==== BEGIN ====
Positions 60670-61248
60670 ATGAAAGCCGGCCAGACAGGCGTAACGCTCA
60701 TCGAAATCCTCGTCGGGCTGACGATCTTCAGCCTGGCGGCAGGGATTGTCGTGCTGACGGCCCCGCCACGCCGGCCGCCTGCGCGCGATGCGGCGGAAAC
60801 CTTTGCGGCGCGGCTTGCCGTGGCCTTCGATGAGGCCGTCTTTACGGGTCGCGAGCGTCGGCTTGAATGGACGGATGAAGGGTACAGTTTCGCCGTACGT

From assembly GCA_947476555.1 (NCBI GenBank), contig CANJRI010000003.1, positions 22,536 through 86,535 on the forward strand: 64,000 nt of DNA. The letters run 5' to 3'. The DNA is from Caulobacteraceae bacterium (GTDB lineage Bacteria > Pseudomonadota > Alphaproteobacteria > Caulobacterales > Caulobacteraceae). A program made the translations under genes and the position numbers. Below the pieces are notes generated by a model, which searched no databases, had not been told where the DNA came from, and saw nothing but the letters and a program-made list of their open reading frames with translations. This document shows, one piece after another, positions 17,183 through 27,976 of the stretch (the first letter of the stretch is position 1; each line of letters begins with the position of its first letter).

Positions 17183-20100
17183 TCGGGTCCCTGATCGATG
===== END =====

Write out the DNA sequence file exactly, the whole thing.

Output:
Positions 60670-61248
60670 ATGAAAGCCGGCCAGACAGGCGTAACGCTCA
60701 TCGAAATCCTCGTCGGGCTGACGATCTTCAGCCTGGCGGCAGGGATTGTCGTGCTGACGGCCCCGCCACGCCGGCCGCCTGCGCGCGATGCGGCGGAAAC
60801 CTTTGCGGCGCGGCTTGCCGTGGCCTTCGATGAGGCCGTCTTTACGGGTCGCGAGCGTCGGCTTGAATGGACGGATGAAGGGTACAGTTTCGCCGTACGT

From assembly GCA_947476555.1 (NCBI GenBank), contig CANJRI010000003.1, positions 22,536 through 86,535 on the forward strand: 64,000 nt of DNA. The letters run 5' to 3'. The DNA is from Caulobacteraceae bacterium (GTDB lineage Bacteria > Pseudomonadota > Alphaproteobacteria > Caulobacterales > Caulobacteraceae). A program made the translations under genes and the position numbers. Below the pieces are notes generated by a model, which searched no databases, had not been told where the DNA came from, and saw nothing but the letters and a program-made list of their open reading frames with translations. This document shows, one piece after another, positions 17,183 through 27,976 of the stretch (the first letter of the stretch is position 1; each line of letters begins with the position of its first letter).

Positions 17183-20100
17183 TCGGGTCCCTGATCGATG